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Although local waters can be turbulent at times, and it rains a lot, the white-sand beaches in and around Port Antonio put it on the tourist map. Invariably, they are far less crowded than those of Montego Bay and Ocho Rios. The best of these white sandy strips follow.

Jamaican Reef Beach -- Set on the northern periphery of town, this short, sanitized, and usually very clean strip of sand lies on the northern coast of the Titchfield Peninsula. Its premises were incorporated into the fenced-in premises of the Port Antonio Marina early in the millennium. As such, it's now the beach most often visited by cruise ship passengers who find themselves in Port Antonio for a day and who aren't interested in negotiating taxi or minibus passage to beaches that are farther afield. No longer a bonafide public beach, and considerably cleaner than it was in years past, its edges are now flanked with such upscale establishments as the dining terrace of Norma's at the Marina. As such, its sands have become for the most part decorative -- the kind of watery stretch that's best admired from a dining table or a barstool. Of course, if you happen to be dining at Norma's, and if, between the salad course and the main course, you want to throw yourself into the water for a fast bout of exercise and/or exhibitionism, no one will object -- including the other diners, if you just agree not to splash them.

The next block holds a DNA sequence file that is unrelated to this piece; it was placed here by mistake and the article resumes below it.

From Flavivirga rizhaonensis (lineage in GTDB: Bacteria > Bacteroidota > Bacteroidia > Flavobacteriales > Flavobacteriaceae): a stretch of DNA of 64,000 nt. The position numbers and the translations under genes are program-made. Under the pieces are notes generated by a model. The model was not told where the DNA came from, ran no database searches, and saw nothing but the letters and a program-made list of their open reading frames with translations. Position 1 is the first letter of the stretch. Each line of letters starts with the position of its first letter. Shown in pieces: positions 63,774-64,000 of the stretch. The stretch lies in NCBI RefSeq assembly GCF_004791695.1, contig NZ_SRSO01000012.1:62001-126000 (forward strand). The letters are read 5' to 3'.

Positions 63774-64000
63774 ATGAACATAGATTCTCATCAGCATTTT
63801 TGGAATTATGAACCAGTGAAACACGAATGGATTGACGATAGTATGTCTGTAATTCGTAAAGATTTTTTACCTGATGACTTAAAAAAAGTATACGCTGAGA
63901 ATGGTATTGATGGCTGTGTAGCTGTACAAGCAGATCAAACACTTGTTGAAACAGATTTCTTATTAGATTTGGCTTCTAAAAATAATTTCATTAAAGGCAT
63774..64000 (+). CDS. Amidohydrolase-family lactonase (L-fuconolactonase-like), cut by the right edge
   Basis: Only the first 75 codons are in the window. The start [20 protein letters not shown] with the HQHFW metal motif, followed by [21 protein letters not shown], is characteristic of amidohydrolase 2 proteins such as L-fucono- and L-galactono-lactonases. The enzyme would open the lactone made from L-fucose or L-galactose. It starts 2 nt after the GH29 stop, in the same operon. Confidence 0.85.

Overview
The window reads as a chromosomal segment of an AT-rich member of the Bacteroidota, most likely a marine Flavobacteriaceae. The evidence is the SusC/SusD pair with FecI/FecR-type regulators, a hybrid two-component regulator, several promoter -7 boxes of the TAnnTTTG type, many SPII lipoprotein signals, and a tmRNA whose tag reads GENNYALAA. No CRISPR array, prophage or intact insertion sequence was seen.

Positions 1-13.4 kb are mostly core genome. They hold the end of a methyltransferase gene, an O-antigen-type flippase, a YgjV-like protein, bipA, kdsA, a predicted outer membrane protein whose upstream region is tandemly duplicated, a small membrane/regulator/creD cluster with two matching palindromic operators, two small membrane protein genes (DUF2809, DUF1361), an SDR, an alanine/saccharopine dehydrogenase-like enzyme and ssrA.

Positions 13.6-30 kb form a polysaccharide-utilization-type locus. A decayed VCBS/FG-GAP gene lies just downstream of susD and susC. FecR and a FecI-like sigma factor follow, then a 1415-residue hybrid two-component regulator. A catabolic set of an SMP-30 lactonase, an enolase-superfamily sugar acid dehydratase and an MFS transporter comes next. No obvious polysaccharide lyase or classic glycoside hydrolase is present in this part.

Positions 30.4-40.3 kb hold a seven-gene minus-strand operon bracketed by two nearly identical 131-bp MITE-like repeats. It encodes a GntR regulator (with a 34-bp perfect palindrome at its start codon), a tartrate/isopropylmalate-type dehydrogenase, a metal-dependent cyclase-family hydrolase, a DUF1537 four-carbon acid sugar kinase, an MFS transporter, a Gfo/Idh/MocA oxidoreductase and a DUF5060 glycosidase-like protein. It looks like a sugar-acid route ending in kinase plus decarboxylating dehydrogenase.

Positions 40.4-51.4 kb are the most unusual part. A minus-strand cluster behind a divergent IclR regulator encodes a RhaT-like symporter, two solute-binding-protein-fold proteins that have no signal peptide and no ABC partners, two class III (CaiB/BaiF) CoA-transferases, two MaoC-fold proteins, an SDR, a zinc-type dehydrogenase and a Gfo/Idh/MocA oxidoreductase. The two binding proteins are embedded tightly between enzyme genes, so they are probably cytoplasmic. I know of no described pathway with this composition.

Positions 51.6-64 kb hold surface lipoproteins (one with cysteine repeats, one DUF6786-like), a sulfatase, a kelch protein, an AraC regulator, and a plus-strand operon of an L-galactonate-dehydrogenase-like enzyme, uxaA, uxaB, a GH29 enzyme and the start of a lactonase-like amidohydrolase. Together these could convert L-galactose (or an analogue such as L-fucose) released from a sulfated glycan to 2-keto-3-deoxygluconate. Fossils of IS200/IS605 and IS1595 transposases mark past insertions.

Frenchman's Cove -- Back in the 1960s you might have seen Richard Burton and Elizabeth Taylor recovering from the night-before's hangover, sprawled on the sands of the beach in this cove, 8km (5 miles) east of the center of Port Antonio. During those heady days, celebrities who included the Queen of England flocked to the chic Frenchman's Cove Resort, still occupying its scenic spot on a windswept headland. Actually, this is a rather small and narrow beach whose beauty derives from a sandy bottom, and from clean fresh waters that flow into the sea from a freshwater stream flanked with lush gardens. (Nutrients flowing into the sea from that stream contribute to the rich underwater life in the waters offshore.) It costs US$3 to enter daily from 9am to 5pm. There are showers on the beach to wash away the sand, and at least one beachfront barbecue restaurant serving Red Stripe, rum drinks, jerk chicken, and grilled fish.